First Impressions of Ireland

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Well, we’ve done it. Survived our first week in Ireland. I have purposely waited exactly 7 days to write this post so that I could give our first impressions of Eire after a few goodnight’s sleep (hello jetlag!) and so that I could tell you that we have seen more than the route from the airport to the hotel! We’ve spent most of our time in Dublin, with one day down in the South East of Ireland, at Wexford, so we have barely scratched the surface of the Emerald Isle. But, this is not a comprehensive ‘tell all’ about Ireland, this is our First Impressions of Ireland, warts and all, because first impressions count right?

Welcome to Dublin!

Welcome to Ireland!

We landed in the middle of a heavy downpour. Yes, we know, landing in the rain in Ireland is a bit of a cliché, but when we cliché, we do it in style! Apparently last Thursday, was one of the wettest days that many Dubliners could recall for a quite a while, so crikey, that must be saying something! Don’t believe us, see this local article. Apparently 40-60ml fell across Dublin and flash flooding was happening around the country! Yes, someone must have told the Big Man upstairs that the Aussies were coming, because if I’d written this post on that very first night I’d have said that our first impression of Ireland was that it is WET! Anyway, landing was definitely a rough one, so bad that when we finally hit the ground, Oscar exclaimed loud enough for every passenger around us to hear, “We’re alive!”

Riding into the city in the Taxi, we noticed that Dublin’s roads and houses were very similar to London’s outer suburbs. Roads are congested, but drivers are courteous and patient. Traffic is what it is, and like the inhabitants of every other large city, locals just seem to accept that you get there when you get there, something, sadly, most angry drivers in Adelaide are yet to master. The double decker buses are green, that’s pretty cool, and there are a couple of fast, modern tram lines crossing the city. Housing is in grey apartment blocks or red-brick terrace housing in Dublin, but much to our delight we spotted our first Irish cottages, complete with thatched rooves, when we took a trip down to Wexford.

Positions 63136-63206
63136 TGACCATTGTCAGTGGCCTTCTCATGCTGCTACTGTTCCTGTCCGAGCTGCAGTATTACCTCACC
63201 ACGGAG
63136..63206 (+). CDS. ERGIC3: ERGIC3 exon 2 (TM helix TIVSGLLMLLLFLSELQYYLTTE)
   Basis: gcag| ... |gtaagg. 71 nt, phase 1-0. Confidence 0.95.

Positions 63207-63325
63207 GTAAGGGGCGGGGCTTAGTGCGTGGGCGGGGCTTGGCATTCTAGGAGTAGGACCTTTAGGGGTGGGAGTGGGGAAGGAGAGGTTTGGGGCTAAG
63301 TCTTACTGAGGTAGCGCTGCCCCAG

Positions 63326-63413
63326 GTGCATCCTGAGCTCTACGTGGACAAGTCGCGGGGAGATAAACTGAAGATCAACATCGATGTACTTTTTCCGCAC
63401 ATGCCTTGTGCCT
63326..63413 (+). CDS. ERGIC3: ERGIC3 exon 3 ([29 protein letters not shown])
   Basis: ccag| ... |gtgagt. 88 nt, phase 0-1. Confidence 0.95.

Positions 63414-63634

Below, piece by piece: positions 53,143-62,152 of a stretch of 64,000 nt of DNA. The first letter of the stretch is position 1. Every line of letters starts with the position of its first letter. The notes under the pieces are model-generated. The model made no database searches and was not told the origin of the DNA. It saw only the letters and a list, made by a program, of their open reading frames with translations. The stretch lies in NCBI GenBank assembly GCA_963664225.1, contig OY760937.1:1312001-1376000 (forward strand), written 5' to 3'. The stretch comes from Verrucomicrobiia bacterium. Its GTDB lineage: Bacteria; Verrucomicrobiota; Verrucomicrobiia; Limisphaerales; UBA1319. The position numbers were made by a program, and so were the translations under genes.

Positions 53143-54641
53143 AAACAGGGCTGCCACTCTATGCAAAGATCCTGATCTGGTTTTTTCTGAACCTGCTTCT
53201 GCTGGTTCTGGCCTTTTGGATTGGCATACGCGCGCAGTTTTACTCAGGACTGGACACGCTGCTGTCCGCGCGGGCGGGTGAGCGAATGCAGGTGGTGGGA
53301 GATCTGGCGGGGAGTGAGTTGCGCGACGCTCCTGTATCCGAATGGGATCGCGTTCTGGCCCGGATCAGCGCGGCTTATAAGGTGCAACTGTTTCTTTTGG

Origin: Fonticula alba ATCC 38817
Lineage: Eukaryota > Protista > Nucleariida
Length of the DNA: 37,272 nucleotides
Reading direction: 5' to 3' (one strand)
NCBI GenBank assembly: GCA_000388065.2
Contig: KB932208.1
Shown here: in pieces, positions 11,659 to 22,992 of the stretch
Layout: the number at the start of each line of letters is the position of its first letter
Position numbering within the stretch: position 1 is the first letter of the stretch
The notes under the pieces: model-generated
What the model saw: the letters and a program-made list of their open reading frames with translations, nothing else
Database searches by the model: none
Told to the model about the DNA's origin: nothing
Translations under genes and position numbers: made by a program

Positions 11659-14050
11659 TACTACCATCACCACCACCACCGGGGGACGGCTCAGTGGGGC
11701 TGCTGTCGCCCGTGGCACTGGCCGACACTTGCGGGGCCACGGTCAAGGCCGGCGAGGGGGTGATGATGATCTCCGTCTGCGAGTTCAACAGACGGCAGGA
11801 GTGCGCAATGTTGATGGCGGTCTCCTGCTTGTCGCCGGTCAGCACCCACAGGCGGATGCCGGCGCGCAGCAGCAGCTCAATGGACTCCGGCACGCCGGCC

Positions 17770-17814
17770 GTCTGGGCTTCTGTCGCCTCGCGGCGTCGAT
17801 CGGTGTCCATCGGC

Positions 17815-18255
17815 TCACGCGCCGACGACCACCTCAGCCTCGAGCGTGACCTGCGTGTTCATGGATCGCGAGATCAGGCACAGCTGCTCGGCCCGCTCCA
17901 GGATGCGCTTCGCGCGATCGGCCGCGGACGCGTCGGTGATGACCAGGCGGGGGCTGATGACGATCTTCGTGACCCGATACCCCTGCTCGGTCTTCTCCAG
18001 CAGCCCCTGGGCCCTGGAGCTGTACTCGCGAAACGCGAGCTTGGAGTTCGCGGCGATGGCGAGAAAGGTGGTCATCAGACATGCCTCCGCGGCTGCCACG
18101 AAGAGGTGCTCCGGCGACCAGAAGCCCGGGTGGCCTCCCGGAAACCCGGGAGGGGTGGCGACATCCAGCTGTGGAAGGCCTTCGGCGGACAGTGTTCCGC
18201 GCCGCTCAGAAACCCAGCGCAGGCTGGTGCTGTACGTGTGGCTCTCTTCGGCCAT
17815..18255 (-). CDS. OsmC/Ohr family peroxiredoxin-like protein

Pretty St Stephens Green

Pretty St Stephens Green

It didn’t take long to realise, that our cheap and cheerful budget B&B is cheap and cheerful for a reason. Three floors, no lift, and of course our room is on the top floor! In true budget European style the room is tiny, and the drain in the bathroom smelly, but it offers value for money in an expensive city, and the hosts are incredibly friendly. Apparently our B&B is on the wrong side of the River Liffey. Yes, Dubliners will tell you that there is a wrong side and a right side according to where your allegiance lies, but honestly we’ve seen some pretty grotty neighbourhoods both sides of the Liffey, so we’re not sure what all the fuss is about. Perhaps all the posh neighbourhoods are on the south side?

Dublin Castle

Dublin Castle

Temple Bar

Temple Bar

So, let’s talk the River Liffey. In every other city that we have visited, the area immediately either side of the river is usually pedestrian friendly, pretty, and in the best cities (think London and Paris) boasts a wide boulevard perfect for a stroll. Not here. Walk on the narrow sidewalk beside the river, and you can barely hear yourself think for the noise of the traffic speeding by. I hang on to Oscar tightly because the whole area is just manic! Sorry Dublin, but the River Liffey just isn’t pretty by day. To other tourists, we’d recommend waiting for the sun to set for a photo. She’s a little past her prime, and twinkling lights in shadows certainly work to her favour.